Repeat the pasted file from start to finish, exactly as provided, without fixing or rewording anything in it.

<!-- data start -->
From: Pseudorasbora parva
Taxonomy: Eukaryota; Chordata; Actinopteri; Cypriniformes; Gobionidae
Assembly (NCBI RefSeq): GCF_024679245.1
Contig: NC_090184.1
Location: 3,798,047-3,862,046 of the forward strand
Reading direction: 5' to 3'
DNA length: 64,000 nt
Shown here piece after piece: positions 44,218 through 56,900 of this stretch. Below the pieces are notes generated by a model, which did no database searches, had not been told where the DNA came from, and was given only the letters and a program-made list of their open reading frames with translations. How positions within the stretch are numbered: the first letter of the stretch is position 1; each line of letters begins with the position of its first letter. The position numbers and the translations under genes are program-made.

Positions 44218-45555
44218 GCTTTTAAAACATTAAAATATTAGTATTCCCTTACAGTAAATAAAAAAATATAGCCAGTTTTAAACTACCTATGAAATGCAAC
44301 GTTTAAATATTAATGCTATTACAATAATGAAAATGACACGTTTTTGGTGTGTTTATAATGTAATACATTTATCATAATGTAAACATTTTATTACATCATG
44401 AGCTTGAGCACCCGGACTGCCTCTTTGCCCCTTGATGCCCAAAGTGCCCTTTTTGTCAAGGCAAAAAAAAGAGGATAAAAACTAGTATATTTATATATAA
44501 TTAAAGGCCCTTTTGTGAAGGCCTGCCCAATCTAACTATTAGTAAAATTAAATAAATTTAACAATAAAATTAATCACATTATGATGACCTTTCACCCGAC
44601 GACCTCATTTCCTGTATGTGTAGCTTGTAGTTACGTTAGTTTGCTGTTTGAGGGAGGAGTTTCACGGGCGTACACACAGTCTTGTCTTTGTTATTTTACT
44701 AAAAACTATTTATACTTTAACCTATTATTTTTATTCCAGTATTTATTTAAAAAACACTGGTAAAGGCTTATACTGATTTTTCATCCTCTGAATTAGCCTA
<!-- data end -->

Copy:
From: Pseudorasbora parva
Taxonomy: Eukaryota; Chordata; Actinopteri; Cypriniformes; Gobionidae
Assembly (NCBI RefSeq): GCF_024679245.1
Contig: NC_090184.1
Location: 3,798,047-3,862,046 of the forward strand
Reading direction: 5' to 3'
DNA length: 64,000 nt
Shown here piece after piece: positions 44,218 through 56,900 of this stretch. Below the pieces are notes generated by a model, which did no database searches, had not been told where the DNA came from, and was given only the letters and a program-made list of their open reading frames with translations. How positions within the stretch are numbered: the first letter of the stretch is position 1; each line of letters begins with the position of its first letter. The position numbers and the translations under genes are program-made.

Positions 44218-45555
44218 GCTTTTAAAACATTAAAATATTAGTATTCCCTTACAGTAAATAAAAAAATATAGCCAGTTTTAAACTACCTATGAAATGCAAC
44301 GTTTAAATATTAATGCTATTACAATAATGAAAATGACACGTTTTTGGTGTGTTTATAATGTAATACATTTATCATAATGTAAACATTTTATTACATCATG
44401 AGCTTGAGCACCCGGACTGCCTCTTTGCCCCTTGATGCCCAAAGTGCCCTTTTTGTCAAGGCAAAAAAAAGAGGATAAAAACTAGTATATTTATATATAA
44501 TTAAAGGCCCTTTTGTGAAGGCCTGCCCAATCTAACTATTAGTAAAATTAAATAAATTTAACAATAAAATTAATCACATTATGATGACCTTTCACCCGAC
44601 GACCTCATTTCCTGTATGTGTAGCTTGTAGTTACGTTAGTTTGCTGTTTGAGGGAGGAGTTTCACGGGCGTACACACAGTCTTGTCTTTGTTATTTTACT
44701 AAAAACTATTTATACTTTAACCTATTATTTTTATTCCAGTATTTATTTAAAAAACACTGGTAAAGGCTTATACTGATTTTTCATCCTCTGAATTAGCCTA